Most are familiar with Christopher Marlowe’s play and the seven deadly sins which haunt Doctor Faustus in this Elizabethan tragedy. Few may be aware that Faustus is described in the traditional Chorus as being from ‘base stock’ and later a physician and professor of divinity at Wittenberg University. Even then, his undeniable thirst for greater worldly knowledge leads him to summon the demon Mephistopheles and leads to the Faustian pact with Lucifer.
The Tower Theatre Company tackle his tormented spiritual journey with enough of a modernist tilt to stay true to Marlowe’s vision but one wonders what the great Marlowe would have made of the deadly sin of Lust characterised as Benny Hill. Actually, Benny Hill in a leopard-skin mini skirt leering and salivating all over Faustus after the Seven Deadly Sins strut out on stage as if it were a fashion show: led by a white-turbaned, red-lipsticked, incredibly camp Pride who’d make John Inman pale in comparison.
Are You Being Served? You will be because Lucy Bloxham’s direction offers a clever take on the Faustian tragedy with lead actor Jonathan Cooper conducting this quest for limitless knowledge with an anguished and spirited performance which suggests a sliver of demonic possession even before the angels warn him of Lucifer.
Many of the cast play several parts, switching effortlessly as they do so. Notable in this respect is a scene where Faustus messes with the Pope. Faustus attends a papal feast and is invisible to the guests but intent on causing havoc. A good few of the clergymen around the table were also in earlier scenes in mini skirts, iPhone headsets and turbans when parading as the Seven Deadly Sins.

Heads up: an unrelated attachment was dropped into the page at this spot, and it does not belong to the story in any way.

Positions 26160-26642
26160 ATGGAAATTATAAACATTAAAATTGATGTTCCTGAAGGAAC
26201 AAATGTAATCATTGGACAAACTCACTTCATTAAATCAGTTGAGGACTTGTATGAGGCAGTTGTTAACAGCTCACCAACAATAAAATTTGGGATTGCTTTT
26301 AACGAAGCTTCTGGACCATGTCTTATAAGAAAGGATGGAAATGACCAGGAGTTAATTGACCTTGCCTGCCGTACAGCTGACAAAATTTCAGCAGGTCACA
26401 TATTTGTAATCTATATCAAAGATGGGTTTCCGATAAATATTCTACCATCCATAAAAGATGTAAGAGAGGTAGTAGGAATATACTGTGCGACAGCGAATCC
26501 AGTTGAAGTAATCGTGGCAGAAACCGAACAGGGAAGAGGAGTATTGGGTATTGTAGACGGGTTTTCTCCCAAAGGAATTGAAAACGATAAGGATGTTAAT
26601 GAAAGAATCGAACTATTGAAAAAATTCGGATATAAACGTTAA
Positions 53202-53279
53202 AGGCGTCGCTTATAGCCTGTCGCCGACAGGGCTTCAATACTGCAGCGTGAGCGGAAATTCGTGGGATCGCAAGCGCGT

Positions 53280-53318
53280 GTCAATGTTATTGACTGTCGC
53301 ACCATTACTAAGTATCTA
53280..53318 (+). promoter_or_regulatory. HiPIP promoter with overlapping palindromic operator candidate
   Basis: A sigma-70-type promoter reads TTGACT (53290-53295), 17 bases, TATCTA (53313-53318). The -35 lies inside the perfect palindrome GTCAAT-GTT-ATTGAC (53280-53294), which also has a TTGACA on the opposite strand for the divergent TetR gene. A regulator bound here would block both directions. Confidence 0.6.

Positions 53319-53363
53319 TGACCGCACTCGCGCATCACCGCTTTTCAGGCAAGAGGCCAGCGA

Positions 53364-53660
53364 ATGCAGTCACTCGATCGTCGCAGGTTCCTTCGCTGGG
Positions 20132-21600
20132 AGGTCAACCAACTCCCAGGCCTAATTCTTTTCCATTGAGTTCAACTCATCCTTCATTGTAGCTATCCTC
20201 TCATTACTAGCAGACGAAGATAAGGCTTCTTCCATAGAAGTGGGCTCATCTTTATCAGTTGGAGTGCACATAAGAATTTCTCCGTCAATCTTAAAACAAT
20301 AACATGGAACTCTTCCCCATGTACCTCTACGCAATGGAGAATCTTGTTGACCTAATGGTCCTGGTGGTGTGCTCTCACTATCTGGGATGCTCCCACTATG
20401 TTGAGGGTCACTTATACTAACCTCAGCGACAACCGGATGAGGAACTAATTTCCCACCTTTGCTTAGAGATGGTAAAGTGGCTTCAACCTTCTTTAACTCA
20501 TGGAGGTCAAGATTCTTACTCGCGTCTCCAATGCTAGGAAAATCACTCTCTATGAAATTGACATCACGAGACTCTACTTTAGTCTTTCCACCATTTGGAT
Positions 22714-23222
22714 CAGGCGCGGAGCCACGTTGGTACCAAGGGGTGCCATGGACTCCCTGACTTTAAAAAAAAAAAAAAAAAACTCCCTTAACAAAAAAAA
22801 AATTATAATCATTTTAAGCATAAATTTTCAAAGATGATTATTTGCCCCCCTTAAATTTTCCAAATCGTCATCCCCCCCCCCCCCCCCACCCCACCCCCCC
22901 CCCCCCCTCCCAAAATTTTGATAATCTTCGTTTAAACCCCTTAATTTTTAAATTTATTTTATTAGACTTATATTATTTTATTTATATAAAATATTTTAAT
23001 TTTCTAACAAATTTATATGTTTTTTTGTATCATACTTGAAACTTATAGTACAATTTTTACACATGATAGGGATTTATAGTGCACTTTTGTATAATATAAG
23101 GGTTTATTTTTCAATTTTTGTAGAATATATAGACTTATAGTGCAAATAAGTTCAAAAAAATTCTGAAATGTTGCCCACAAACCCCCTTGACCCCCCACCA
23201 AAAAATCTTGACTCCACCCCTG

This, of course, doesn’t apply to Robert Reeve as Mephistopheles. His powerful presence and bassy tones are offered to Lucifer’s demon alone. The long leather jacket is a nice touch by costume designer Julia Collier. If Neo and Morpheus wore them in the Matrix when confronting the forces of evil and during their own struggles to tackle universal forces then the metaphor can be just as easily flipped here.
Ultimately, the uncomfortable relationship between science and religion in the Elizabethan era is examined. Science questioning everything, religion self-protective and the inevitable tension between the two. Also, the suggestion that anything outside the bounds of common knowledge must be dangerous until science or religion proves it otherwise safe. Like the Greek myth of Icarus or even Prometheus, it is a cautionary tale about knowing when to stop looking too deeply and be satisfied with who you are, what you have and what you know.